Normally, I grow a few million human vascular cells which either have normal PHACTR1 expression or have PHACTR1 level altered up or down. I then extract metabolites, proteins and RNA which I analyze concurrently using mass spectrometry and RNA sequencing. By putting my samples though this analysis pipeline I am firstly looking to see which metabolites are present, such as sugars and amino acids, and see if they change with altered PHACTR1 expression using metabolomics. Then using proteomics, I can study if there are changes in protein levels that explain the alterations in metabolism. And finally, I’ll try to find out if altered protein expression is due to PHACTR1 regulating gene expression using RNA sequencing. I then use the bioinformatics facilities within the Innovation Centre to integrate my data and understand PHACTR1 signaling on multiple levels.

Once we have all that information, we can then start testing drugs on the cells to modulate PHACTR1 signaling and hopefully find the best treatments with minimal side effects on patients with vascular disease. It’s translational research at its best!

What’s been one of your proudest career achievements to date?

I think that would be at the end of my PhD. I had my PhD work accepted in Molecular Cell and that was a big moment for me. I basically submitted my PhD and had my paper accepted within about two weeks of each other. That was really nice because you put in all this hard work over several years with your PhD, so it was amazing to see that it really does amount to something at the end of it all.

Do you have any advice for women who are considering pursuing a career in science? Have you faced many challenges along the way?

I think times are changing. I've had a lot of mentors who I feel really do support women in science and have never told me less than that. But there have been times when senior scientists have made off hand remarks that can be incredibly demoralising. Even though we’ve made great strides in equality in science, we still have a way to go and far too often people make silly comments. I’m sure this happens in all industries not just science. But we need to ignore that commentary and focus on our achievements. I’m lucky that others have been battling for women to succeed in this field for a long time and there are lots of amazing resources out there and organisations supporting women in STEM, like Franklin Women.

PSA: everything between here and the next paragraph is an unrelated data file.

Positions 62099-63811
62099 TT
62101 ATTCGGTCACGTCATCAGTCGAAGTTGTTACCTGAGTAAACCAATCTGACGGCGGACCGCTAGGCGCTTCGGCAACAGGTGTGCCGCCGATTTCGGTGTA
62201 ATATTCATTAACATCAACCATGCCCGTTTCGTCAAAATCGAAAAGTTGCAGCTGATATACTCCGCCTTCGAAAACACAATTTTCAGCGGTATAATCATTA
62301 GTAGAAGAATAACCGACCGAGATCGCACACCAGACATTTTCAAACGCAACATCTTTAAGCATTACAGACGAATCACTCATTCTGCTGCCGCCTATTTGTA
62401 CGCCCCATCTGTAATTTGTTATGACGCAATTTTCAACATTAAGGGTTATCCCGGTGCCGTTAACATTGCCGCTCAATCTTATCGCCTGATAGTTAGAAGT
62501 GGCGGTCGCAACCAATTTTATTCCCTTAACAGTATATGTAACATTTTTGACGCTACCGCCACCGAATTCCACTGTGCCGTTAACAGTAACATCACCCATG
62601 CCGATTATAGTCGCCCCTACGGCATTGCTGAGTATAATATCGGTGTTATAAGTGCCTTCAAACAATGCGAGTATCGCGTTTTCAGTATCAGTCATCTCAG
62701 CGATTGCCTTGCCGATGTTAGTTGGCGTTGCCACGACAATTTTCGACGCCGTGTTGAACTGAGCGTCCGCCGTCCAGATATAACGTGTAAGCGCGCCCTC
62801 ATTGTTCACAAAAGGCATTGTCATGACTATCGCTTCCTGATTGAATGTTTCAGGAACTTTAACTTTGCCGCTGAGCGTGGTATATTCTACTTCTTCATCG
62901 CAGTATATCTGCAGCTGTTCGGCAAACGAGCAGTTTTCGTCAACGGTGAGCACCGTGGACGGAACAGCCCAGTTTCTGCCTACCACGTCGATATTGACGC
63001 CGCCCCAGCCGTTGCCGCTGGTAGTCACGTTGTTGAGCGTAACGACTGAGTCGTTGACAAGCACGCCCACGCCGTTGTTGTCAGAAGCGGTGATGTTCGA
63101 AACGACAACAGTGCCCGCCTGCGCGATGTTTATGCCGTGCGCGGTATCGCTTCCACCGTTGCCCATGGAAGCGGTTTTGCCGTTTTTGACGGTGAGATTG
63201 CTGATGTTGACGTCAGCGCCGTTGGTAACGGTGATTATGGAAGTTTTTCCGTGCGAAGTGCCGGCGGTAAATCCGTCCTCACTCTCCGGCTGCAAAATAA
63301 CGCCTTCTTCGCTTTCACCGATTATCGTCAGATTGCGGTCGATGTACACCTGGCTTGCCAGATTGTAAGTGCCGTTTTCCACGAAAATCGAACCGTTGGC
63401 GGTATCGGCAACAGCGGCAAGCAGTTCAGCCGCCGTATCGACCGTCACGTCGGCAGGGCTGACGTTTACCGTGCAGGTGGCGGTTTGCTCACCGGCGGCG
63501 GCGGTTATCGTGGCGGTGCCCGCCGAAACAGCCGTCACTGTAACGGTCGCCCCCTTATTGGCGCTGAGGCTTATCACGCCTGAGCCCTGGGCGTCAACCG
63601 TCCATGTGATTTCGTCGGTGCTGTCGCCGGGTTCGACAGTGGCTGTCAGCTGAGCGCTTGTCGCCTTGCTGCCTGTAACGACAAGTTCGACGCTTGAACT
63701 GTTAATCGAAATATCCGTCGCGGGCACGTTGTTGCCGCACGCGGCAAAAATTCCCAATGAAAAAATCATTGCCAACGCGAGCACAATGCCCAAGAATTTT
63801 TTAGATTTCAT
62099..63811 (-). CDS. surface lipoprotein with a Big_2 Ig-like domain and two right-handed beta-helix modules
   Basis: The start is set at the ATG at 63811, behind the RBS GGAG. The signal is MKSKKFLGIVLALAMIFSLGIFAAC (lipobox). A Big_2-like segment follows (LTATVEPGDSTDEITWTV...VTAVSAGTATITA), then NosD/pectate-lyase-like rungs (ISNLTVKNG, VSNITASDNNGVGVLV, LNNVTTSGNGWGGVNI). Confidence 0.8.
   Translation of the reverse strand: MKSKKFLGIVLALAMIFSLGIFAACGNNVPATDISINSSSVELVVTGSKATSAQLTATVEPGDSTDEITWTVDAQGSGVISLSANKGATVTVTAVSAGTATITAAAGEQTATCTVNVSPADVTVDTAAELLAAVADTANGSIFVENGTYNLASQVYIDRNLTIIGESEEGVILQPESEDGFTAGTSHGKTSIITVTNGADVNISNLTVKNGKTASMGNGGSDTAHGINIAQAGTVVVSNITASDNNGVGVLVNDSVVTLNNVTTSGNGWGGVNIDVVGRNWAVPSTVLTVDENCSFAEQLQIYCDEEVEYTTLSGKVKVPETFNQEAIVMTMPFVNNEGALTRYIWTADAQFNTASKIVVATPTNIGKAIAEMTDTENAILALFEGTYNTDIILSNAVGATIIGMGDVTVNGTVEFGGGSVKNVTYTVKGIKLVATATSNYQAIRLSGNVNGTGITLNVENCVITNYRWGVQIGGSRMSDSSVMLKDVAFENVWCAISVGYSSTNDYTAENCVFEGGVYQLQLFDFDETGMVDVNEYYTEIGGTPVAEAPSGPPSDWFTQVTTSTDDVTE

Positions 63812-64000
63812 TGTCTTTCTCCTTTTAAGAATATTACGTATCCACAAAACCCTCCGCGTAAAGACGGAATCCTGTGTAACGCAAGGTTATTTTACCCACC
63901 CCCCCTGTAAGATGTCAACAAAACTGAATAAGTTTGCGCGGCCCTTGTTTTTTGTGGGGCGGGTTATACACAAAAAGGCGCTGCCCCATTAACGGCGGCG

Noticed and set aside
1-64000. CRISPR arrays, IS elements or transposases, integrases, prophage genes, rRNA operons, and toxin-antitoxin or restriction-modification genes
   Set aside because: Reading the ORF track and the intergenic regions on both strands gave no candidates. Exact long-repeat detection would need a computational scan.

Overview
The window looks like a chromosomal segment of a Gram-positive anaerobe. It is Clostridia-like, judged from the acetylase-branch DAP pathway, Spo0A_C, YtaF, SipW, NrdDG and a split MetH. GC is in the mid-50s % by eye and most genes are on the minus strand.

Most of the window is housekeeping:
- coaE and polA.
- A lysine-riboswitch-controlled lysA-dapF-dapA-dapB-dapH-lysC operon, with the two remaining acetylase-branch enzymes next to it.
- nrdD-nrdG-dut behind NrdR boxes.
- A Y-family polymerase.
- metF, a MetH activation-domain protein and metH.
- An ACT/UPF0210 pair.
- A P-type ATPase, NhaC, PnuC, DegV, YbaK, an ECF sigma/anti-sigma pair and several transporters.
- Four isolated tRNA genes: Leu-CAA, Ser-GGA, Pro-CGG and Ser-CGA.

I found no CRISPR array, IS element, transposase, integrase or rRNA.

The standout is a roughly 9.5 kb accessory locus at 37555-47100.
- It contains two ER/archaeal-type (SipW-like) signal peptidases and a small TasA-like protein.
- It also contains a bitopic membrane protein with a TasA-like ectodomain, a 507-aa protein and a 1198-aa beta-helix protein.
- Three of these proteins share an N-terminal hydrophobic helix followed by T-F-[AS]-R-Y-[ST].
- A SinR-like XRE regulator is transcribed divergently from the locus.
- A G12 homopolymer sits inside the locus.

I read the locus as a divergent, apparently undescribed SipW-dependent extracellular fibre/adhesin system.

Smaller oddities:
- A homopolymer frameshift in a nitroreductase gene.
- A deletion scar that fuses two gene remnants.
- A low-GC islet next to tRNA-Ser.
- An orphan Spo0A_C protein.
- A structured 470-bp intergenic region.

Unfortunately, I think in school, a lot of people think that science isn't for girls. But that’s not true at all. If you enjoy it, don't give it up as a subject just because someone says physics isn't for girls, or only the boys do that subject. That’s nonsense. If you work hard in science you can succeed and you are at the exact same table as the guys.

Good advice. What do you do when you're not working hard?

I live in Manly and it very much reminds me of my family home in Cornwall in the UK because it's this lovely seaside town.

Scientist Dr Kathyn Wolhuter paddleboarding and kayaking

It’s great to live on the beach and get the ferry into work every day.

On the weekends, I spend my time kayaking and paddle boarding but I’m rubbish at surfing! I’ve just got my Permanent Residency so I can finally start applying for some grants.

Acknowledgement of Country

The Victor Chang Cardiac Research Institute acknowledges Traditional Owners of Country throughout Australia and recognises the continuing connection to lands, waters and communities. We pay our respect to Aboriginal and Torres Strait Islander cultures; and to Elders past and present.

Victor Chang Cardiac Research Institute - The Home of Heart Research for 30 Years